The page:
Wednesday, November 28, 2012

The Listener's Malady

Ang problema, masyadong maraming matalino.
Kaya ang siste, di patatalo sa diskurso.
Aba’y Koya, kung nakinig ka nalang muna,
Baka sakaling nalaman mong parehas lang ang inyong nasa.
Mas madalas kasing nais nating magpasikat
Kesa manahimik sandali at saka sumipat.
Pagkatapos, pag-isipang muli kung mahalaga ang sasabihin,
Saka lamang bigkasin ang nasa isipin
Hindi yung salita ka ng salita,
Nang-aaway pa ng kapwa.
Maninisi’t papansinin ang lahat ng makitang mali ng iba,
Kapag binalikan naman lahat ng sinabi niya,
Wala palang kwenta.
Ahay!
Kamot ulo ka nalang at kung minsan may mura pang kasama.
Hindi naman sa bawal ka ng magsalita,
Lalo na't kung liko at di naayon sa tama ang sinambitla.
Ang sa akin lamang pag-isipan at pag-isipan mo pa ng ikalawa
Nang di mapahiya.
Upang kapag sinuring maigi ang sasabihing dalita,
Siguradong makukuha ang kanilang paggalang at simpatiya
Bukod dito, pahahalagahan pa ang iyong mga naibahaging ideya.

This was written in the middle of a discussion over several policy issues. Ever since I began sitting in meetings, public hearings and seminars or whatever gathering, I’ve always thought that the best contribution I could make is to listen to the speaker share his/her thoughts over a certain issue or topic. From there, I could mull over the thoughts and arguments he made. If I find several of his/her points illogical or factually incorrect, I do mental debates. What if this happens or another situation takes place? If I change a variable, would the same outcome be revealed or would there be a significant change? To begin with, are my points even plausible or are they plain irrelevant? Most of the time, I find it a bit rude when people butt in their comments over a program or policy issue. But what annoys me most is when these BIRs (best in recitation, that is) start to over-argue (if there’s such a word) their cases. I mean, I already get your point, so get it over with. Don’t bore me with your litanies and endless gibbers that this should have been done, that should not have been the main point or we could have at least used this or that method. The thing is it was already done—whatever that may be. So, because you can’t change it for now, what can you do to improve the situation or what is your proposed solution that is will best benefit your target audience/beneficiaries? The same goes when you are writing a commentary or whatever paper that requires your stand or opinion on things. When tweeting or posting your statuses or comments on popular social networking sites, such a reminder should also be followed religiously. Think before you click. Or else, you may end up hurting or offending other people, which totally sucks big time. You don’t want to be cyberbullied or anything, in the end.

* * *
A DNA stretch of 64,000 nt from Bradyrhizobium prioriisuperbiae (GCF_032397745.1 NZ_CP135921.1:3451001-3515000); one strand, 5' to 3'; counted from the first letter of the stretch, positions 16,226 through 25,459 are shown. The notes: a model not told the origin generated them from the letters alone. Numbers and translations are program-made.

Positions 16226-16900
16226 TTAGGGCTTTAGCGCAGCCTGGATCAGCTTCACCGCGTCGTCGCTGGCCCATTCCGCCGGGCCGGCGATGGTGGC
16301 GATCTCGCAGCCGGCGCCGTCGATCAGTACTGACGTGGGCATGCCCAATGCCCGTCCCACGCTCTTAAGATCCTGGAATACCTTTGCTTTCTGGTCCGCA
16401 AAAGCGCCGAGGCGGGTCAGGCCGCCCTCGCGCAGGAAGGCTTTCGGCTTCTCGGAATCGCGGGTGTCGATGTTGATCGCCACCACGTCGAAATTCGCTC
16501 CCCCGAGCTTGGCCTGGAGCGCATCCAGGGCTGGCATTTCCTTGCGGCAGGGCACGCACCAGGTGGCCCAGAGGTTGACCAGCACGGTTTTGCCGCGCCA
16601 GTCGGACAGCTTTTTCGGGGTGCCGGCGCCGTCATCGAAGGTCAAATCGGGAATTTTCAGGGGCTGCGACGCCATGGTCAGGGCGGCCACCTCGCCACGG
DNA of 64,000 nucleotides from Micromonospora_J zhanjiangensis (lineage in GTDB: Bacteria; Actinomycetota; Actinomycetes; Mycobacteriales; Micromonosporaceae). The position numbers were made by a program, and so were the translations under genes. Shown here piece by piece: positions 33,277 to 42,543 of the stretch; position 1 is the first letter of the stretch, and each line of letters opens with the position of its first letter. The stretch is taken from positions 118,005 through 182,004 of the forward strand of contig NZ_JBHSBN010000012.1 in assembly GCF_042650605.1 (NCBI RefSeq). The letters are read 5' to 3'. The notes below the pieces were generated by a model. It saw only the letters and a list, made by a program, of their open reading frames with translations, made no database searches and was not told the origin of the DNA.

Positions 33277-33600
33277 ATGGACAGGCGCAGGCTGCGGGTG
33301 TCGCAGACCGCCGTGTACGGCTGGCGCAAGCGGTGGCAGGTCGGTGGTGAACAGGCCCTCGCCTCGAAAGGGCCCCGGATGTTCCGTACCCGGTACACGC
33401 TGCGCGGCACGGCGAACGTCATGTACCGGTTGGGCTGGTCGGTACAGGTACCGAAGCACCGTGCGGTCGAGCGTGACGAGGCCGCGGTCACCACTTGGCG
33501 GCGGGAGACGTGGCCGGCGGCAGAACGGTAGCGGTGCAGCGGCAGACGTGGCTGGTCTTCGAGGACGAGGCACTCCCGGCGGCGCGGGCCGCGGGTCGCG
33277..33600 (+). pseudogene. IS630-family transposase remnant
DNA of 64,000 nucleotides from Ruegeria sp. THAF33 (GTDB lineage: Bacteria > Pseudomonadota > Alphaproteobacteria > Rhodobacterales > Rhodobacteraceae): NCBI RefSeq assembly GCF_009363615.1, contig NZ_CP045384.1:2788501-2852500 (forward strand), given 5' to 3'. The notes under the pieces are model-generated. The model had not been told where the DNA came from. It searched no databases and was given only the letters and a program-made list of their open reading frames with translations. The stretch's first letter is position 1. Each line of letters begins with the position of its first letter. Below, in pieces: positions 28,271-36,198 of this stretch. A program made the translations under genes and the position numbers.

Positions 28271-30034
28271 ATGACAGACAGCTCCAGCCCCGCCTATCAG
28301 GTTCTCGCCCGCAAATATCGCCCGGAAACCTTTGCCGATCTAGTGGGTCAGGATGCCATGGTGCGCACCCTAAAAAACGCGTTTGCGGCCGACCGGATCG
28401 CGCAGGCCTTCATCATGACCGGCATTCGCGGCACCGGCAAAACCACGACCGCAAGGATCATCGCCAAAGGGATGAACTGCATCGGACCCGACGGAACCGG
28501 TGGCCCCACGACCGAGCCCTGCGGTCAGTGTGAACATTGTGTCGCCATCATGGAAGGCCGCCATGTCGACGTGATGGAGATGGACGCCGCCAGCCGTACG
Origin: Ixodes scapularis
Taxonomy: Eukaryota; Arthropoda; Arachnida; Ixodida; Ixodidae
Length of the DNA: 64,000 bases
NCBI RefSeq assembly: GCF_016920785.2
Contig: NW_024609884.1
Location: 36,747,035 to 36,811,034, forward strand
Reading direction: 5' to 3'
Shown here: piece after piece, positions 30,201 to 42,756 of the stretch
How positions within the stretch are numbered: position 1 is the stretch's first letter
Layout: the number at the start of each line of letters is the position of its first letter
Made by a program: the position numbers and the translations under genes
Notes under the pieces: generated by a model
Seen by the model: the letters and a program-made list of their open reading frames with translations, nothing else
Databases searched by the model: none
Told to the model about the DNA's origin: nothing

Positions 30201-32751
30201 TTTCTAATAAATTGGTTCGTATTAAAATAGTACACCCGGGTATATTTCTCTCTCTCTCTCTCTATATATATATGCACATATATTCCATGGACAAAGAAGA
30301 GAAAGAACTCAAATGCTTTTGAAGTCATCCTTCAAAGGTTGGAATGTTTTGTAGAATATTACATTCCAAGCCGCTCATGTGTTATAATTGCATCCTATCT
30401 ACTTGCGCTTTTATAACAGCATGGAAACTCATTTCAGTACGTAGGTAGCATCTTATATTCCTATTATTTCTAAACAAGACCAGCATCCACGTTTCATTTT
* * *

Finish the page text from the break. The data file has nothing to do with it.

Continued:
In sum, this Chinese proverb says it best, to talk much and arrive nowhere is the same as climbing a tree to catch a fish.” So there—these are just my two cents worth on speaking your hearts and minds out. It matters that you make yourself heard. But what matters most is that you are speaking out the right words at the right time with the right voice. J

Labels: , , , , , , , , , ,